School BUSRide spoke with Daniel A. Domenech, executive director of the American Association of School Administrators (AASA). Domenech has served in his position since 2008, and has more than 36 years of experience in public education.
Domenech spoke about the AASA’s top 2022 priorities, the connections between administrators and the transportation department, and the all-new Electric School Bus Collaborative.
From a superintendent’s perspective, what are your thoughts on the “new normal” of post-COVID operations?
There are many issues involved with that question. The biggest concern superintendents have is the ability to have the kids in school in person, in what amounts to a safe environment. And that has been the challenge throughout this pandemic, because there’s been so much controversy on both sides of the issue. For example, when schools were shutting down, working parents were very upset because they wanted the kids in school. When schools started opening, parents were then upset because they didn’t want to send kids to schools, which they thought was an unsafe environment.
Then we got into the issue of wearing masks. Parents were upset when their kids were forced to wear masks. They thought their little children would choke. And then when there was a talk about doing away with masks parents were upset again, because they didn’t think their kids would be safe in the environment where kids were not wearing masks. Those concerns cascaded down to vaccines.
The number one concern on the part of superintendents is the safety of their students. How can they be safe? And they’re being told by the scientists that being vaccinated and wearing a mask is critical to those safety factors.
And, of course, transportation falls in that category of safety. They want the children to be transported to school safely, and there were issues in terms of how many kids could be on a bus at the same time. Should the students on the bus have to wear masks? So, all these issues made for some incredible challenges for superintendents over the last two years. And there is no indication that things are going to get any better anytime soon.
Unfortunately, this has resulted in a huge exodus of superintendents from the industry. This concerns us, because we’re seeing a growing leadership gap here as many experienced superintendents – who had no intentions of leaving the profession – are gone because of threats levied against their family and their children in school. Many of them are just walking away from the job.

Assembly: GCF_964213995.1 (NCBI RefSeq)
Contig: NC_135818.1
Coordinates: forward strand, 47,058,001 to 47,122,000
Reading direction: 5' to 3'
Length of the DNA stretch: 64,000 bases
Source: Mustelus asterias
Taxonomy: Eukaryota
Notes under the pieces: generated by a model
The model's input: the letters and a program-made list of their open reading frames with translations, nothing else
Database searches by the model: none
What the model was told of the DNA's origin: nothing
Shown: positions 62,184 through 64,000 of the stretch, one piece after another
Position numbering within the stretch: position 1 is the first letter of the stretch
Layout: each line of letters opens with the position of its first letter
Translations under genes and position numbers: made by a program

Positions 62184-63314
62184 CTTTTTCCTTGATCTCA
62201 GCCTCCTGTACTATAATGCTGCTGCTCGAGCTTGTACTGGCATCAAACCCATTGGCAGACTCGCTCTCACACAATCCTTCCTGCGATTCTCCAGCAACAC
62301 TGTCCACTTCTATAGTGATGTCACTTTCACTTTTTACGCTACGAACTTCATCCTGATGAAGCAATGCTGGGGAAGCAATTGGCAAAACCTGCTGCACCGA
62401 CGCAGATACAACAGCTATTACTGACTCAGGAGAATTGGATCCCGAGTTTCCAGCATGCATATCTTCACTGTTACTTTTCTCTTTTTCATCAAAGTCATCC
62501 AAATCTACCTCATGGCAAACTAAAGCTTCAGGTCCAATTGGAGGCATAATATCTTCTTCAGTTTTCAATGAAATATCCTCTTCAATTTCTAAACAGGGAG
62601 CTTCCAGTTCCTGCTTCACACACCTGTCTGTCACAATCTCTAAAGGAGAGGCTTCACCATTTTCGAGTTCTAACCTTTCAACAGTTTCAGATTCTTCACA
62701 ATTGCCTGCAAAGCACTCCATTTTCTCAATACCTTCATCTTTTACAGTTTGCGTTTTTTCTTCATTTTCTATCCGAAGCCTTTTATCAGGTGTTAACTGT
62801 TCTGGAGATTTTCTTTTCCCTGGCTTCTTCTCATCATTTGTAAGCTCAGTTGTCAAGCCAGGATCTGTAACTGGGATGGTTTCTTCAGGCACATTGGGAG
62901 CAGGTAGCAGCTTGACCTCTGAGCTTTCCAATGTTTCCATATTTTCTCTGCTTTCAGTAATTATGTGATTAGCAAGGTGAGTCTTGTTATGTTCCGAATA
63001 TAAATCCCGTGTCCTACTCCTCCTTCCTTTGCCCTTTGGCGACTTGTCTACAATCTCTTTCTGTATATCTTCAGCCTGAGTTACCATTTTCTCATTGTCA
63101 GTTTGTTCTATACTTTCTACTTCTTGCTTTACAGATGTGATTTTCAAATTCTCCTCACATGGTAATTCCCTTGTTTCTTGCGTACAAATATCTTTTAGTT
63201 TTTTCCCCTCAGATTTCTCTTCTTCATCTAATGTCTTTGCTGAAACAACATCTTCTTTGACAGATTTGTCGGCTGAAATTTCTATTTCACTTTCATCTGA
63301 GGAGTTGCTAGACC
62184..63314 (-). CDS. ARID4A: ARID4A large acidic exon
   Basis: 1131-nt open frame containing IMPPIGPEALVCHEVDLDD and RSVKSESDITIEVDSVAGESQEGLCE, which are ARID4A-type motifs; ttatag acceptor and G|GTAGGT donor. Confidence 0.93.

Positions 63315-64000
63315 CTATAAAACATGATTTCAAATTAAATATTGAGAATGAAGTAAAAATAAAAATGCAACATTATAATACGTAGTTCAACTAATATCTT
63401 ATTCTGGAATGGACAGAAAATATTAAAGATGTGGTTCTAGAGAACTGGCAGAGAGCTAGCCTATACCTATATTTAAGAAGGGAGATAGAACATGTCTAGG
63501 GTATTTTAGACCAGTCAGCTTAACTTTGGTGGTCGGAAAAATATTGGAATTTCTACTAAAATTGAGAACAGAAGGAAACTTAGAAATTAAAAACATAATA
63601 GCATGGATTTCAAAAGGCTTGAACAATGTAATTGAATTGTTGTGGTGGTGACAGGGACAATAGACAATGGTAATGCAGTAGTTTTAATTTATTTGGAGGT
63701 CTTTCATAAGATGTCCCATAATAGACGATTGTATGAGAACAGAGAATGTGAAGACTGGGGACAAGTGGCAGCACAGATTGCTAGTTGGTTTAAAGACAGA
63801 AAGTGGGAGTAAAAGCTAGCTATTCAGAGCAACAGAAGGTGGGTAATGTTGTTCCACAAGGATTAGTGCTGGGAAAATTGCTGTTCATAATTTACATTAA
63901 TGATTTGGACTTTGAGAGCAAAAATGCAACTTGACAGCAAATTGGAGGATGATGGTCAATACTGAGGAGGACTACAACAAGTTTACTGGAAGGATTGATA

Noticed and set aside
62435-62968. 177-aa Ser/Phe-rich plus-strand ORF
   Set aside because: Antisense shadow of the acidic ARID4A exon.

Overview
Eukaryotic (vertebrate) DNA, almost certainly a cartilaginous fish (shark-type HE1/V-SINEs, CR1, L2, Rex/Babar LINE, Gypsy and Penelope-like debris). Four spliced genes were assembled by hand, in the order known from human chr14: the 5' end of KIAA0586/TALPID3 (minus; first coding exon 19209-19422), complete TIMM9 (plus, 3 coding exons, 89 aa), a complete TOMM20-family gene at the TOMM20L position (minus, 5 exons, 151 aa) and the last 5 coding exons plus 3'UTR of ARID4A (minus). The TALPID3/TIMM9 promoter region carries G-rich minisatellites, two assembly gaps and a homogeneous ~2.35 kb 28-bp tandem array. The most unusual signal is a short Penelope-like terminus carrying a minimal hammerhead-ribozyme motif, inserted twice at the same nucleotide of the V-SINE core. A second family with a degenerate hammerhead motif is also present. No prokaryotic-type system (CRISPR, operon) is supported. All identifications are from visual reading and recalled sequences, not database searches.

Now that you have the opportunity to speak directly to transportation directors, how can they help make superintendents’ jobs easier?
First, I’d like to thank them for the job that they do. We understand how difficult the job is for everyone, but we certainly want to thank our transportation directors for what they do, because it’s so important and critical to the operation of the system. Getting children back and forth to school safely, and on time, is so important. We certainly appreciate that. I realize how key and how important the transportation operation is, as well as difficulties presented by the driver shortage.
Even before the pandemic, we had issues with driver shortages, and it makes the daily tasks of transportation directors that much more difficult. We want to help solve that problem, because the importance of transportation being effective, efficient, safe, and on time is critical for superintendents.
What do you see as the top priorities for members of your organization as we exit this school year and begin a new one?
The Electric School Bus Collaborative, which we formed with NAPT and ASBO, is such an important initiative because of the increased industry push for electric vehicles.
We’re so happy to partner with you in this program, because from our perspective, we’re focusing on an efficient and perhaps cost-reducing method of transportation that is safe for kids and drivers.
And the driver shortage continues to be a problem we must rectify. Obviously the first thing that would occur to anyone is higher pay, and better benefits overall. We are looking at all those as potential ways to help bring jobs to the education sector, including bus drivers.
What do you wish the public knew more about our industry?
Looking back at the early days of COVID – one of the biggest problems we had was feeding kids throughout the shutdowns. I heard of so many districts where bus drivers were delivering meals to kids in need. Feeding kids that would otherwise go hungry is such a critical service, and more people should know about bus drivers’ role in doing so.
There were also communities were buses acted as mobile Wi-Fi and cellular service providers to certain communities and neighborhoods. Both of those stories are perhaps not known by the general public, but they are certainly commendable. We must commend our drivers for pitching in to help kids in need during a national crisis.